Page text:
Do students ever correct your drawings?

No, they only tell me if they can't see some portions very well.

Have any of your students graduated and gone on to study or work in computers?

I can't tell, because when they graduate they move to urban areas to make a living or continue their education.

If you could give your students anything, what would it be?

Computers! So they can have a feel for it.

Copyright 2018 NPR. To see more, visit http://www.npr.org/.

ARI SHAPIRO, HOST:

Now, we're going to talk about kids and screens. Here in the U.S., the struggle is to keep screens away from kids, limiting screen time and all of that. In rural Ghana, there is the opposite problem. Children at the Betenase M/A Junior High School want to use computers or even just know what they look like, but the school doesn't have any. A computer teacher came up with a creative solution to the problem, and photos of his classroom went viral. NPR's Malaka Gharib of our global health blog Goats and Soda corresponded with him and is here to tell us more. Hi.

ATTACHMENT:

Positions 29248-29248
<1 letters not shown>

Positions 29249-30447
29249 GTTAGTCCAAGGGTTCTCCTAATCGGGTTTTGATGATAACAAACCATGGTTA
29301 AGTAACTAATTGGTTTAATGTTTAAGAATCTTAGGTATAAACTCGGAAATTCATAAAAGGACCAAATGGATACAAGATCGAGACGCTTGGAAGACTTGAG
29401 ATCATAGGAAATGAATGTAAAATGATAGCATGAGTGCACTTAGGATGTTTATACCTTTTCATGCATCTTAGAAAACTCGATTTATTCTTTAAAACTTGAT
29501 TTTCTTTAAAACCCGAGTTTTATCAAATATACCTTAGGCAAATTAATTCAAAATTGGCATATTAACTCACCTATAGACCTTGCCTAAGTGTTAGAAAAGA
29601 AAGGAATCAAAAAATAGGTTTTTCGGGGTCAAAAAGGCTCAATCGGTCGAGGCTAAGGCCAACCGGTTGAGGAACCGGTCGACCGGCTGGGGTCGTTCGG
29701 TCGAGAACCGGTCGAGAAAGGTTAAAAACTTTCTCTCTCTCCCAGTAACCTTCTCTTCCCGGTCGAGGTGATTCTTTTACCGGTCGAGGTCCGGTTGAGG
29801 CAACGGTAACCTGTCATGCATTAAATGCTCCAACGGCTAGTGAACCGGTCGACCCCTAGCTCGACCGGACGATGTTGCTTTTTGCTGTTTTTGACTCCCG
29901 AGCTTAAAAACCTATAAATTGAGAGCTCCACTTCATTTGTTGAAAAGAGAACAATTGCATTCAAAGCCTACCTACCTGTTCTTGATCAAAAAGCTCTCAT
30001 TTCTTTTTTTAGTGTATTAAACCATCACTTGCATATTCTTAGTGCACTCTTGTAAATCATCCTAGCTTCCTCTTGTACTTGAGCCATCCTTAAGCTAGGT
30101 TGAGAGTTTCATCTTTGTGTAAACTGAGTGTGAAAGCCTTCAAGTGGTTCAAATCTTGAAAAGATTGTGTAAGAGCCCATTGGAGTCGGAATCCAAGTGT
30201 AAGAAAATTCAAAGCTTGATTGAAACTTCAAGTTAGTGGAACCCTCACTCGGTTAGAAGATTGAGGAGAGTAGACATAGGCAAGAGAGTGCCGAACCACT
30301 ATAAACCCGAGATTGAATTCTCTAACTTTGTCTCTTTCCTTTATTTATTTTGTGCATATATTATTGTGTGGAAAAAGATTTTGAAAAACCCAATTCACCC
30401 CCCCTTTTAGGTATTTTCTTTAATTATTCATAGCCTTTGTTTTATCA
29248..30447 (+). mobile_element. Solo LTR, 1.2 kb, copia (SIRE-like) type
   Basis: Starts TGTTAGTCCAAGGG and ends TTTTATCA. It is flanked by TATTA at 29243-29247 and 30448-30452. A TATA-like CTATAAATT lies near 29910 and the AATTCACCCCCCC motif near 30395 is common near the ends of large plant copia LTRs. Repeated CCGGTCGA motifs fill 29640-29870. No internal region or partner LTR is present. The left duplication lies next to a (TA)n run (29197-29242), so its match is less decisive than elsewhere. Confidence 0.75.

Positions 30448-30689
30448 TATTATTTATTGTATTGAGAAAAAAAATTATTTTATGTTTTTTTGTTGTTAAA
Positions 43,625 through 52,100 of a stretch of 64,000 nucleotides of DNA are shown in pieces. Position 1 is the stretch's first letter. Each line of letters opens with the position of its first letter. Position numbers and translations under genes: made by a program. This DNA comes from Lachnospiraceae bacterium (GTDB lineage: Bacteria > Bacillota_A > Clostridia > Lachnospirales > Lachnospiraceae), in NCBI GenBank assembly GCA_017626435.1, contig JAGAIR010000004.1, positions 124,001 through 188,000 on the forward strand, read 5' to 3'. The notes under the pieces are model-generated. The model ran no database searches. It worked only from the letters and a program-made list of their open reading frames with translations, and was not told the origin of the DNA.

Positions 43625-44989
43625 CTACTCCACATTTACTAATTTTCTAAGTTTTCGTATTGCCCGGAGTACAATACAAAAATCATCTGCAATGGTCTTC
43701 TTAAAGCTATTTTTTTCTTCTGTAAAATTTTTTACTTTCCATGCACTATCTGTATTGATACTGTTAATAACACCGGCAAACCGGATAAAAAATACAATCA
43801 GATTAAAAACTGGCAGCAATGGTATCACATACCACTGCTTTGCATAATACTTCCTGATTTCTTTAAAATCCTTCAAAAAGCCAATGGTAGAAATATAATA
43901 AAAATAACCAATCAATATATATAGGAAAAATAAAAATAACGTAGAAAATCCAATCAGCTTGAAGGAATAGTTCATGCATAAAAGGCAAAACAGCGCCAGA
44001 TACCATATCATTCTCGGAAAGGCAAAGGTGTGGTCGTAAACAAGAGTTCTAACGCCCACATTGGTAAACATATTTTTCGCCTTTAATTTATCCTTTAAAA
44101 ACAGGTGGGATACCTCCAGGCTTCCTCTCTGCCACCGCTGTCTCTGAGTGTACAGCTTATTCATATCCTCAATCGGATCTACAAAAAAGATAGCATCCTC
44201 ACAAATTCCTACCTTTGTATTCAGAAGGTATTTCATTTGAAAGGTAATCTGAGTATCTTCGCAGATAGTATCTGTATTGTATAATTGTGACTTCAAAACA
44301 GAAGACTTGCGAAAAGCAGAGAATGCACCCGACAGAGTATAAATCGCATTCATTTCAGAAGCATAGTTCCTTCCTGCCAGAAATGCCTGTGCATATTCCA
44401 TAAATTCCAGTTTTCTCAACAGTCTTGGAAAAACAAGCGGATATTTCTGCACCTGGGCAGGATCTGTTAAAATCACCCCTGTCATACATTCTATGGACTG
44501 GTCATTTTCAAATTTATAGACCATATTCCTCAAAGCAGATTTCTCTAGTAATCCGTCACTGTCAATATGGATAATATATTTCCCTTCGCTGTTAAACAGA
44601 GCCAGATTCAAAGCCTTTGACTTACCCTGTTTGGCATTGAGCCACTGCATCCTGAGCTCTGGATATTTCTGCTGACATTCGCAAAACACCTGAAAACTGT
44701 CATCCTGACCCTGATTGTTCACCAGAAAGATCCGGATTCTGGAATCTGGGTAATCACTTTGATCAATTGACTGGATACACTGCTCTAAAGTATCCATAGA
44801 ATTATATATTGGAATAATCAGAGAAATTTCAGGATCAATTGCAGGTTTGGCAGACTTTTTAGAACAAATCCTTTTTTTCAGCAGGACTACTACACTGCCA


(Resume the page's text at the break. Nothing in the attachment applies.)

MALAKA GHARIB, BYLINE: Hello.

SHAPIRO: You corresponded with him because the phone lines aren't very good, so you've been texting this teacher.

GHARIB: Yes.

SHAPIRO: Explain what he does to teach computers.

GHARIB: So Owura Kwadwo Hottish - he's the name of the teacher - he's 33 years old. He basically draws these extremely painstaking illustrations of Microsoft Word and other computer programs on a chalkboard using colored chalk. And he draws every single icon, every single feature and with extreme...

SHAPIRO: The bold, the italic...

GHARIB: The bold, the italics, the horizontal scroll, the vertical scroll bar - with extreme detail. And so it takes him about 30 minutes to draw the drawings on the chalkboard. And he has to erase the chalkboard after every class because there's another teacher who needs to come and use the chalkboard.

SHAPIRO: Why is he doing this? What's he hoping to teach the kids by drawing in chalk the layout of Microsoft Word?